Geneva: 2021 ECOSOC High-level Segment
Published: 16 July 2021
The Investment Migration Council as an Organisation in Special Consultative Status with the Economic and Social Council of the United Nations since 2019, made a public statement concerning investment migration at the High-level United Nations Political Forum (HLPF) held between the Tuesday, 6 July, to Thursday, 15 July 2021, under the auspices of the Economic and Social Council. This included a three-day ministerial meeting of the forum from Tuesday, 13 July, to Thursday, 15 July 2021.
The high-level political forum on sustainable development (HLPF) is the core United Nations platform for follow-up and review of the 2030 Agenda for Sustainable Development and its 17 Sustainable Development Goals.
The HLPF in 2021 discussed Sustainable Development Goals 1 on no poverty, 2 on zero hunger, 3 on good health and well-being, 8 on decent work and economic growth, 10 on reduced inequalities, 12 on responsible consumption and production, 13 on climate action, 16 on peace, justice and strong institutions, and 17 on partnerships in depth. The Forum also considered the integrated, indivisible and interlinked nature of the Sustainable Development Goals.
Ministers and other participants were able to explore various aspects of the response to the COVID-19 pandemic and its impacts. They discussed the kind of policies and international cooperation that can control the pandemic and its impacts and put the world back on track to achieve the SDGs by 2030, within the decade of action and delivery for sustainable development.
The statement is re-produced below:
On behalf of the Investment Migration Council, our members and stakeholders, I ask the Economic and Social Council to consider the economic and social contribution that investment migration can make in the post-Covid 19 environment and to join our efforts in advocating for a concise regulatory framework with strict minimum standards across all countries with investment migration programmes. Investment migration refers to obtaining citizenship or residential rights by individuals in return for a financial investment or other contributions to the host country. In addition to increased employment opportunities driven by investment ̶from manufacturing and technology to construction and tourism ̶ funds generated by investment migration are largely used by national states in line with United Nations Sustainable Development Goals. Flows coming from investment migration programmes have increased public sector revenues, particularly in small states, helping to improve core infrastructure, education, and health services as shown in research done by Dr Andrés Solimano in a more recent Report on ‘Investment Migration, Economic Development and the [United Nations] Sustainable Development Goals’ issued in cooperation between the Investment Migration Council and the International Centre for Globalisation and Development. Most importantly, investment migration provides countries with an opportunity to increase capital inflows without having to increase their internal or external debt. Instead, investments provide direct capital injections of non-debt liquidity to national balance sheets, strengthening thus national economies and narrowing down the gap created by inequalities within and between nations. These days, the entire world faces one of the biggest economic crises known in peaceful times owing to COVID-19. Investment migration is positioned to make a very positive and lasting economic difference by brining fresh funds, new skills and entrepreneurial capacities to receiving economies. To have this desired economic effect, the Economic and Social Council need to act swiftly to recognise the financial impact of investment migration and encourage both investments through investment migration programmes and the adoption of a common regulatory framework. We share the concerns of different observers of the inherent risk in any industry that is based on a constant flow of multi-million financial transactions. The Investment Migration Council has put as a first priority the strengthening of due diligence standards in the investment migration process, carried-out at all relevant levels and by all parties. It is of particular importance, however, to have the support and assistance of the Economic and Social Council to increase the probability of success in this endeavour. Working together we could come closer to achieving the United Nations Sustainable Development Goals while strengthening the minimum strict standards across all countries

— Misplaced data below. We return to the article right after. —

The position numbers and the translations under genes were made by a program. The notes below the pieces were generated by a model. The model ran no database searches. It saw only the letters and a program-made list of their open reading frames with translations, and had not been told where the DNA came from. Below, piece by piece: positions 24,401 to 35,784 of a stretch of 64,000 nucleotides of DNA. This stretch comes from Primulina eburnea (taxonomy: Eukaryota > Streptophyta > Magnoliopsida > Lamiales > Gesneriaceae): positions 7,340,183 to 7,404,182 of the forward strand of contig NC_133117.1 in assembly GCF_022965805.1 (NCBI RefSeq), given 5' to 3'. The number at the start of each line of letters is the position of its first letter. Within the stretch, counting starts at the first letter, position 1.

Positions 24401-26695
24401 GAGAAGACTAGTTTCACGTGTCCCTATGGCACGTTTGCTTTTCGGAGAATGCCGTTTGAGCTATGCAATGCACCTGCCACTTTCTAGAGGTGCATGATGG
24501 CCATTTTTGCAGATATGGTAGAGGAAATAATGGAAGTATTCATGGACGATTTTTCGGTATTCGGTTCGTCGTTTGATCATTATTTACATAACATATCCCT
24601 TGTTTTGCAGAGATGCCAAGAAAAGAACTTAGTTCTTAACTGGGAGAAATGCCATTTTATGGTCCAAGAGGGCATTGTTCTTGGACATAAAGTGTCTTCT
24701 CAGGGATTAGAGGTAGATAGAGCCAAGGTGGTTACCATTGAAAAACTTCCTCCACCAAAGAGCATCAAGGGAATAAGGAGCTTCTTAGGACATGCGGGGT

For more information on the HLPF please visit: https://sustainabledevelopment.un.org/hlpf/2021#intro
For access to the published IMC statement please see pg 361, agenda item 247: 2021-ECOSOC-HLS-Written-Statements-by-NGOS-in-ECOSOC-Consultative-Status.pdf (un.org)